Microsoft Windows 8: Love It or Skip It?
Microsoft’s (NASDAQ:MSFT)new operating system — the first one designed specifically with tablets and smartphones in mind — makes its debut next week, and the launch has been garnering plenty of attention. That attention has come even though the rumored release of Apple’s iPad Mini is also coming next week. So what’s the buzz about Windows 8 among MSPs and businesses?
Well, there’s plenty of interest in the new OS and in Microsoft’s software and devices that will be released sometime over the next several months following Windows 8’s premiere. And there are plenty of devices that will come out next week running the new OS. But that’s where the momentum stops. Like they have with so many new Microsoft operating systems before, businesses are taking a conservative approach towards WIndows 8. Early adopters are the MSPs themselves and the IT departments of businesses.
Oak Brook, Ill.-based MSP SWC Technology Partners typically hosts customer luncheons each month drawing 70 to 80 people, according to Pete Lee, engagement manager at the company. Lee told me that sign up for this month’s luncheon, scheduled to coincide with the Windows 8 launch next week, has already drawn 130 people. SWC is holding the event at a mall restaurant close to a Microsoft store and Microsoft representatives will be on hand to show off some of the new devices featuring WIndows 8.
Curious, but Cautious
“People are curious how it will impact their business,” Lee said, talking about the high enrollment in the event. “A lot of customers are thinking of Windows 8 in a wait-and-see mode. They are probably going to wait until the first service pack comes out to see if it’s worth it. This is such a new technology for Microsoft.”
Their cautious approach is not unprecedented. Lee says that market estimates show that 45 percent of desktops out there still run Windows XP. “There’s still a lot of folks out there that due to cost or application incompatibility haven’t moved to the newest OS,” Lee said. Or even the one from a generation ago. Lee says that only about 10 percent of SWC’s customers are still on XP.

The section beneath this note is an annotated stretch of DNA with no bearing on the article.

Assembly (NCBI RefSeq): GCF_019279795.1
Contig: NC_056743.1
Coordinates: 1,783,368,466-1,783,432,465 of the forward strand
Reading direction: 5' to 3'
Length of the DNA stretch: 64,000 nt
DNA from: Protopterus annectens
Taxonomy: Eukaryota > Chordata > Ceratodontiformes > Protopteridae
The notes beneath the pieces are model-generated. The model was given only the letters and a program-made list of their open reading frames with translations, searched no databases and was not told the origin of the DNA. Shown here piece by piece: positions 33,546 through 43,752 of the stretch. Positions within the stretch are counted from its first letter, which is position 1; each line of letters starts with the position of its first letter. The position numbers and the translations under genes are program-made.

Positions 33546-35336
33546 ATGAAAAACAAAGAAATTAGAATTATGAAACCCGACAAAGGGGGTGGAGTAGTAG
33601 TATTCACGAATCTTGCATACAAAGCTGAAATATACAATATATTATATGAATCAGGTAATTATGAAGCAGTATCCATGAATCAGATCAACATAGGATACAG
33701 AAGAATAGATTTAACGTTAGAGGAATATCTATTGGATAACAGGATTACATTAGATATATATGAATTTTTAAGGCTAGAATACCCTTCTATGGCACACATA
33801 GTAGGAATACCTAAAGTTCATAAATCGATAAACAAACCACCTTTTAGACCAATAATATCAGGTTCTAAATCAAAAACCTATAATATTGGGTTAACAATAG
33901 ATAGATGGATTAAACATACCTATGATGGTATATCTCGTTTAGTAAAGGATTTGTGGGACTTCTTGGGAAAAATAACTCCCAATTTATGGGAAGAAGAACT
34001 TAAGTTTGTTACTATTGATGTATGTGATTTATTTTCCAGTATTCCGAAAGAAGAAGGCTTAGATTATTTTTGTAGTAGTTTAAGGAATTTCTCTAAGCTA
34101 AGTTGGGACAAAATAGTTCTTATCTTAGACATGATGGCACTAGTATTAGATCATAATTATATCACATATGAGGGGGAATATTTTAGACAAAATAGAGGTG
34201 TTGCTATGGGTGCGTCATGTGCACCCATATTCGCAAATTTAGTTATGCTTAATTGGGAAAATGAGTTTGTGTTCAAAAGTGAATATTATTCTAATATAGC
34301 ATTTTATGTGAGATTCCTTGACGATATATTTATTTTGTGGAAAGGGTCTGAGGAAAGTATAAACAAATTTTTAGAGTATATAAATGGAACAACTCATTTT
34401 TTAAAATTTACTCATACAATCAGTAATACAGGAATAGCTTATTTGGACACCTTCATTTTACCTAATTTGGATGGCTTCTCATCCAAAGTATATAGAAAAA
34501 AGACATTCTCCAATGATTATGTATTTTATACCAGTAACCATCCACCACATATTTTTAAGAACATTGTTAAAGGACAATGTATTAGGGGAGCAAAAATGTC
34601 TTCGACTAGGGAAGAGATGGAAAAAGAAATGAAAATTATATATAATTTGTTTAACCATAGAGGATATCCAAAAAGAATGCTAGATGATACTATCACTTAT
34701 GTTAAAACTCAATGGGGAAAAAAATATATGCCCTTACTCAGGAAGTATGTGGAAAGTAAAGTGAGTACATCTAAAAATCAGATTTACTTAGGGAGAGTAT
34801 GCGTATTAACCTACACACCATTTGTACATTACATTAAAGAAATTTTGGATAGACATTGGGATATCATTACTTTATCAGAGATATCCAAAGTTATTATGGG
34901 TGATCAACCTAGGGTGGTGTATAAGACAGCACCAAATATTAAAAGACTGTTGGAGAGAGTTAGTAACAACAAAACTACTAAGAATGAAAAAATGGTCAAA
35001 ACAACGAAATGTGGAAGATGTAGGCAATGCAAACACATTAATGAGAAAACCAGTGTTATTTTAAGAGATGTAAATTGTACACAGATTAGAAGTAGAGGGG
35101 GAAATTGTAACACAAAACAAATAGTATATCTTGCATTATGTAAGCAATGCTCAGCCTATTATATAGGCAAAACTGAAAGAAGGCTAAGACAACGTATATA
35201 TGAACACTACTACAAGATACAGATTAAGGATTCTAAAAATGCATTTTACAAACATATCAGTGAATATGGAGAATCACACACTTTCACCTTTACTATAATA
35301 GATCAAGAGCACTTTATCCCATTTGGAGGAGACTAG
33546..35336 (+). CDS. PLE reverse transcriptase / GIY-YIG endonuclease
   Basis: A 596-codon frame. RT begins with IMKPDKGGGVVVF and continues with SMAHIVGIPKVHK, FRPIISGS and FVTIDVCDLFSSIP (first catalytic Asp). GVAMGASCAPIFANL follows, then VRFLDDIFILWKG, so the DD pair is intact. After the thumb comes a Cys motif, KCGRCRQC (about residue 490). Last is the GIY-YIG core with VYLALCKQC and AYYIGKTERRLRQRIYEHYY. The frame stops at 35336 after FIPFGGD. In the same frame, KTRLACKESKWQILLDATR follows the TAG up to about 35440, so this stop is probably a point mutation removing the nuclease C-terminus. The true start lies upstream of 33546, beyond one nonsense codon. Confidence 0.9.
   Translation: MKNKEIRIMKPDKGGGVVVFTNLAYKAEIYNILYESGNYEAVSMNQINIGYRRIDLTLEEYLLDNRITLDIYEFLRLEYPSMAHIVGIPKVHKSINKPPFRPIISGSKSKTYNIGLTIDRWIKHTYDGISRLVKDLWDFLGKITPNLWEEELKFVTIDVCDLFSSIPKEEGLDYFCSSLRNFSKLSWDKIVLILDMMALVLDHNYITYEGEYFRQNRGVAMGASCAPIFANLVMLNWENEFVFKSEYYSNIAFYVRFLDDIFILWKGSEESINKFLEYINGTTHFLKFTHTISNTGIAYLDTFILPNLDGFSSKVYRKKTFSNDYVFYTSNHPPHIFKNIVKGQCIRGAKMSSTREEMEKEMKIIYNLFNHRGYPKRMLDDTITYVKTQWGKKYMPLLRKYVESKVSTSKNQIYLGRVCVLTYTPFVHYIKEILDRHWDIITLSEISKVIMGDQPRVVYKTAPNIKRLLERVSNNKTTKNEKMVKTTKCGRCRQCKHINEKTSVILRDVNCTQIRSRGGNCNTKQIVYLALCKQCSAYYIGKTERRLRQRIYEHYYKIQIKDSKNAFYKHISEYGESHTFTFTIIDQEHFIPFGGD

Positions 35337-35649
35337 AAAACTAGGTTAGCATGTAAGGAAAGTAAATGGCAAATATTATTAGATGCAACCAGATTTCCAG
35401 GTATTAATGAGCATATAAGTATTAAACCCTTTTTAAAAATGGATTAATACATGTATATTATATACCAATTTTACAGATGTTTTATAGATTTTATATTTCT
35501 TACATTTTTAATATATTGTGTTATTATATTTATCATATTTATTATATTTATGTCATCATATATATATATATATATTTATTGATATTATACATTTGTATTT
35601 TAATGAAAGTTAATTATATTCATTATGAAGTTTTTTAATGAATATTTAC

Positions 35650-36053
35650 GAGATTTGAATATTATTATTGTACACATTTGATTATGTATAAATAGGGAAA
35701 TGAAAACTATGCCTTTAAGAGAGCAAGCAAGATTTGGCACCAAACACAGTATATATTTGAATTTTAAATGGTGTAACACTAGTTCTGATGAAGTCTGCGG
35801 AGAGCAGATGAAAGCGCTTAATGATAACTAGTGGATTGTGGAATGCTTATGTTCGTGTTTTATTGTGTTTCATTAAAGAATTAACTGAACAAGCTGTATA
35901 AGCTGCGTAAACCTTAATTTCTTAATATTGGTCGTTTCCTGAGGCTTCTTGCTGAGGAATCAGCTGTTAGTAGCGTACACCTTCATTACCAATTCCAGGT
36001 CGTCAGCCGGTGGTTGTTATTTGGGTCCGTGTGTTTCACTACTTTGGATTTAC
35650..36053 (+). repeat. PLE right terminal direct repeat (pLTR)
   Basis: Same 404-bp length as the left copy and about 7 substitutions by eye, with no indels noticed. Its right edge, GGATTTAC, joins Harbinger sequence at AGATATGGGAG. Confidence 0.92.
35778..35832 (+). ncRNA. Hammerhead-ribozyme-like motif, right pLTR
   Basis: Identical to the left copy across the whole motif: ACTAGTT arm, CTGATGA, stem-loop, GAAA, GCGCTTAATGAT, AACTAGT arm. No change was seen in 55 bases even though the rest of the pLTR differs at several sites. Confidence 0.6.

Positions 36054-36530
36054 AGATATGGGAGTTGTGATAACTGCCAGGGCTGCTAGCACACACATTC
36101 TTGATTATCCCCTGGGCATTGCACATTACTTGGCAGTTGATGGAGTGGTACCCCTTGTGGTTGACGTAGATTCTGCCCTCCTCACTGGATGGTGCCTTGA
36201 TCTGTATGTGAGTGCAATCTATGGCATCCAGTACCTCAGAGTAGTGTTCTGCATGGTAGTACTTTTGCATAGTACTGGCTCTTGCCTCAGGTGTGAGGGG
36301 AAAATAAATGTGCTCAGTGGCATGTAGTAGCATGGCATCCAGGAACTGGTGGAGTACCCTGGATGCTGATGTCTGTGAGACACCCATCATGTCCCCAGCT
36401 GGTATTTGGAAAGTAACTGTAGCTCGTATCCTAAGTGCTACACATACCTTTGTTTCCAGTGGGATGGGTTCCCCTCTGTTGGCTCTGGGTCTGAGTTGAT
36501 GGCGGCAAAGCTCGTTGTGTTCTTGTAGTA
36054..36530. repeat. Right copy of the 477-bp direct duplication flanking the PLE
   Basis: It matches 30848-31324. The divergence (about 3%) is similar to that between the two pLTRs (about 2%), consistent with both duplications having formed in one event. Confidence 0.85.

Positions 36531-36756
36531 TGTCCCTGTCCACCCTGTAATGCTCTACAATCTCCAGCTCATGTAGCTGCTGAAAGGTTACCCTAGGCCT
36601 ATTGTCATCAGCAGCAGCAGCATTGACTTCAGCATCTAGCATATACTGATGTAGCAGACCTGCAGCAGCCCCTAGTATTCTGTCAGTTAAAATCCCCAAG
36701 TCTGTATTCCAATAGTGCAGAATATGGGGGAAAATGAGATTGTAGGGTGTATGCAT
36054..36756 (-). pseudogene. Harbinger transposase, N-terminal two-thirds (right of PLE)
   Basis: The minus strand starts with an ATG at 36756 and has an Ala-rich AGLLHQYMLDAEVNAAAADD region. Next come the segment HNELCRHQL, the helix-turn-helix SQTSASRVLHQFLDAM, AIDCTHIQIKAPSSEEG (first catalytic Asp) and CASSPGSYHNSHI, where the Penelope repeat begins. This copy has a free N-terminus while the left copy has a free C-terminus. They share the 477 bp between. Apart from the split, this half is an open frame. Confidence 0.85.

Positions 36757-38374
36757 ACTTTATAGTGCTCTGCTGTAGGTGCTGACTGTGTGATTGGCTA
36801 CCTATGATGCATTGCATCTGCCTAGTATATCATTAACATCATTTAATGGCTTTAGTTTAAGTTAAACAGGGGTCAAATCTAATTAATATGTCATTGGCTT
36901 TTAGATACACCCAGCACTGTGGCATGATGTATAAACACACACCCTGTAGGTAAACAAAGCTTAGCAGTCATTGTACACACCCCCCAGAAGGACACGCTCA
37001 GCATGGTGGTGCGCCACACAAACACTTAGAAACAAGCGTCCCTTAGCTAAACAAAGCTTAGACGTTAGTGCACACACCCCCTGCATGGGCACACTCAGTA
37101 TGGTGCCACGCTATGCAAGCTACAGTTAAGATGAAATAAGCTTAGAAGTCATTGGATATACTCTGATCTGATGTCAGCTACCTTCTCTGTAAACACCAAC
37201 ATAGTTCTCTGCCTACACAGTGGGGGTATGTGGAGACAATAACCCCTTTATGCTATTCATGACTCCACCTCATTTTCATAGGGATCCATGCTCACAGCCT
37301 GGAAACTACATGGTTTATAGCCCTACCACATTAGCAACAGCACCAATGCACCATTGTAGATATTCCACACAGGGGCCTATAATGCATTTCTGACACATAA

Great Price, But is it Worth It?
Microsoft is offering a software upgrade to Windows 8 to customers for $40, well below how Microsoft has priced previous OS upgrades. So is it worth the upgrade?
Probably not so much for desktop users. The only benefit they’ll get is to be able to access Microsoft’s app store, Lee said. Forget about touch screens.
The biggest benefit will be to the mobile workforce — the people who today are taking their iPads wherever they go. For these users their desktop experience will be synced among all their devices — if they’ve gone all in with Windows 8 — PC, smartphone, tablet. (HP had planned the same approach with its webOS-based hardware but aborted it quickly.) Their settings will stay the same for all their devices. To better serve the mobile user, Microsoft has dumped the Windows start menu, leading many to wonder how PC-only users will adjust to living without it.
The Big Question
But here’s the main question — will business users give up their iPads in exchange for the convenience of having a tablet that is designed to work with their Windows PC? And can Microsoft’s consumer play via retail Microsoft Stores really think it can trump Apple in a play that Apple has already perfected?
Or will people like Windows 8 enough to adopt one tablet and phone for work while sticking with their iPad and iPhone for personal use? As the owner of more than one tablet, I can understand the idea of a use-specific device (I love my 3rd generation Kindle that remains by my bedside) but I can’t see myself toting around more than one tablet if there’s one device that can suit my needs wherever I go.
What are you hearing from your customers? Are they interested in Windows 8 for tablets and phones? If not, is there another reason why they are interested in Microsoft’s new OS?